Single Board Computer suggestions?

Discussion in 'Computers, Hardware, and Operating Systems' started by N0FN, Jun 4, 2018.

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  1. N0FN

    N0FN Ham Member QRZ Page

    I'm developing a client-server contest logger for portable operations. The idea is that the server will run on a low-power single board computer and then smartphones/tablets can be used at the logging stations to connect to the server over wifi or bluetooth. The server just needs to be able to run Python and wifi or bluetooth. The processing power required over and above the networking stack is VERY MINIMAL.

    I've heard of the Raspberry Pi and the BeagleBone Black, but I haven't kept up with the exploding landscape of single board computers that run a full OS as opposed to microcontrollers like Arduino. What is available out there in the categories of low power consumption and wireless networking? Cheap is always a great benefit of course.

    I've considered trying to develop a custom firmware for something like the ESP2866 but I don't think I'm ready to write a whole webserver in C ;).

    Thanks in advance for any suggestions you might have.

    -Neil N0FN
  2. W5PFG

    W5PFG Premium Subscriber QRZ Page

    If you really want to go compact, look at Pi Zero W (includes wireless.) They are relatively low power consumers and are very cheap ($5.)

    In addition to the ones you mentioned, there is also the ODROID.
    AG6QR likes this.
  3. AG6QR

    AG6QR Subscriber QRZ Page

    I've got a network of Raspberry Pi computers working as cameras, web servers, time servers, and network attached storage. Mine are all "big" model 3 variants, but the model zero W looks like it may be my next one.

    The large community of users for the Pi makes things easy. Almost everything you could want is immediately available via apt-get.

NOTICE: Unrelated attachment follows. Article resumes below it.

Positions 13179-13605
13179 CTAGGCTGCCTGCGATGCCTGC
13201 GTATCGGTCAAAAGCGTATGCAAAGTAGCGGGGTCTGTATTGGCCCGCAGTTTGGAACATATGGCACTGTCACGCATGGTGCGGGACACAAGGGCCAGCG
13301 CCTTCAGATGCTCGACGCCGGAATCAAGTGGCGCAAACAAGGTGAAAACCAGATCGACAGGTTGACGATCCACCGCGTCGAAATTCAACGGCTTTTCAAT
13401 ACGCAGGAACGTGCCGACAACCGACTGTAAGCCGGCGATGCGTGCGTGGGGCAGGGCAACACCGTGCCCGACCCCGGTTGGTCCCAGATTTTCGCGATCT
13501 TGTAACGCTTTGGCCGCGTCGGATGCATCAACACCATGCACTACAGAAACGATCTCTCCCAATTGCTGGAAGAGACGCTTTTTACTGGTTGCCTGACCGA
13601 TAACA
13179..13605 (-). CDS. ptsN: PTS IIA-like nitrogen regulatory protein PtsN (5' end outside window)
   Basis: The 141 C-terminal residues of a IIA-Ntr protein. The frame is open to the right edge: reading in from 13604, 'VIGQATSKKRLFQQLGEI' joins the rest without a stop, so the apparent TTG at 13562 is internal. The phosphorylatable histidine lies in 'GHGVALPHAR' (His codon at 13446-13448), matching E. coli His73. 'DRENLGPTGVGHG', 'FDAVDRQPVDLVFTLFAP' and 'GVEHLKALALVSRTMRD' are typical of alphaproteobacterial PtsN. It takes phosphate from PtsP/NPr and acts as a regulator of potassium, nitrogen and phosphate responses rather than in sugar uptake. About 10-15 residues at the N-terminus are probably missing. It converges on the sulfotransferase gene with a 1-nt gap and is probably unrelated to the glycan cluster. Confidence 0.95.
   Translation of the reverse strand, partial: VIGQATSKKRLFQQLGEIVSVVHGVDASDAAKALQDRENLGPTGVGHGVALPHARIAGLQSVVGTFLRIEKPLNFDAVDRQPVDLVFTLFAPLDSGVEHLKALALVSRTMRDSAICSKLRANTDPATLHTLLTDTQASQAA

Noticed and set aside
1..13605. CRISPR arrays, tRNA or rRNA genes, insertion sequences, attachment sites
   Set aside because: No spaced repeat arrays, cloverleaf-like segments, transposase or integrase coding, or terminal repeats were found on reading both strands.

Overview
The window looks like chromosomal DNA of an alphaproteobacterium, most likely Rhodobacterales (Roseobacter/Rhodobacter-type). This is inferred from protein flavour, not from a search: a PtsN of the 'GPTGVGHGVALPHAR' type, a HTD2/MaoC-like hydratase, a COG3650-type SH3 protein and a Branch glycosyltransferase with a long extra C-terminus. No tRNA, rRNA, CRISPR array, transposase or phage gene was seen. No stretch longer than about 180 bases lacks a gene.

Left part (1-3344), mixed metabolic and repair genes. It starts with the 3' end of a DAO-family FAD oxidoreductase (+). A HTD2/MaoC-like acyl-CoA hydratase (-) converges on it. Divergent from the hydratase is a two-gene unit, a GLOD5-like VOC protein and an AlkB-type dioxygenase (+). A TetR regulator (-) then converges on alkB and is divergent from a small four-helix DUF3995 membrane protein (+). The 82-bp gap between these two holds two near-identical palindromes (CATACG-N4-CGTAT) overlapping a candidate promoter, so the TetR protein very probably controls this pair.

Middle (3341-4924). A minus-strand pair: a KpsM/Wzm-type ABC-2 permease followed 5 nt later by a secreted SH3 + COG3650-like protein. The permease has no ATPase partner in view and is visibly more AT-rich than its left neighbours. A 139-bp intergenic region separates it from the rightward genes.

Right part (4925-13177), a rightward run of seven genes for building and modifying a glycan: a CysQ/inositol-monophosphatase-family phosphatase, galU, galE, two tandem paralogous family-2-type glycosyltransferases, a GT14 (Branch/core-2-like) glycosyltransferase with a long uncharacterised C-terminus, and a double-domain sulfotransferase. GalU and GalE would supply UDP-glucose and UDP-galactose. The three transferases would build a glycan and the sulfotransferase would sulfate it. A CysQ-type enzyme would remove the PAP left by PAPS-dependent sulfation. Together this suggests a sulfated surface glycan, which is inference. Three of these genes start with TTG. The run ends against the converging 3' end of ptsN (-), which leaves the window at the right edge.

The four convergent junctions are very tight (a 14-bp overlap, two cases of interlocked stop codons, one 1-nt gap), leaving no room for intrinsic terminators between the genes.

4. N0FN

    N0FN Ham Member QRZ Page

    That might be the best recommendation of all. The "network effect" is real.

    I'll take a look at the Pi Zero W.

    -Neil N0FN
  5. VA3VF

    VA3VF Guest

    As already mentioned, the Pi Zero W may be all you need. The problem is that the dealers I checked will sell only one per customer. Also, I have never seen them for $5, $10 is more like it. I use the Rpi3 and RPi3+, and they are great, but a bit more expensive.

    I'm looking forward to the ASUS Tinkerboard S with 16G of eMMC on board. No @#$% micro SD card needed. It was supposed tho have been released a couple of weeks ago, but no reports so far.
  6. K6CLS

    K6CLS Ham Member QRZ Page

    Hi, I have one of last year tinkerboards. I think it is great! 2GB RAM, 2x clocks on the RPi. Not what the OP needs but good enough for my desktop
  7. AA7QQ

    AA7QQ Ham Member QRZ Page

    UDOO X86 (I have the Ultra version). Not cheap, but blows the rest away.
    NVIDIA TX2, if you want insane computing (No WIN kernel.

  8. AA7EJ

    AA7EJ Ham Member QRZ Page

    I'll admit being against Arduino, mainly because it is about 10
    years behind in communication technology BY ITSELF.
    I did try Due , but it got too convoluted.

    But it all depends on WHAT is your application.
    I would take hard look at Bluetooth as far as what is reasonable distance it can REALLY cover.
    Just received missing parts for RPi Zero , I suppose it went by sailing boat around The Horn.
    The "$5 Zero computer" is waiting for some smart hungry lawyer to challenge that - I paid $15.

    My other "gripe" is that ALL available software "libraries" were influenced by unconventional / hokey Arduino "hiding main() concept" and were written, in general, in C.

    Again, if "C" does the job , don't knock it, but cramming bloated "C" code to new users is not being progressive IMHO. Most of these "libraries" are open source , but beware - few of them are just copies of other code.
    Good luck with your project.
    73 Shirley
  9. VA3VF

    VA3VF Guest

    And this is for the non W, the Zero W is a bit more expensive still.
  10. KF5FEI

    KF5FEI Ham Member QRZ Page

    The Pi 3 is probably the best bang for the buck -- lots of software out there, and it is pretty stable. Some of the newer boards, if they stick around, will be slow to grow in popularity, meaning you will work harder to do what you want. We have a number of Pi at work for various things -- test fixtures, general play, RS-232 and RS-435 monitoring, etc...

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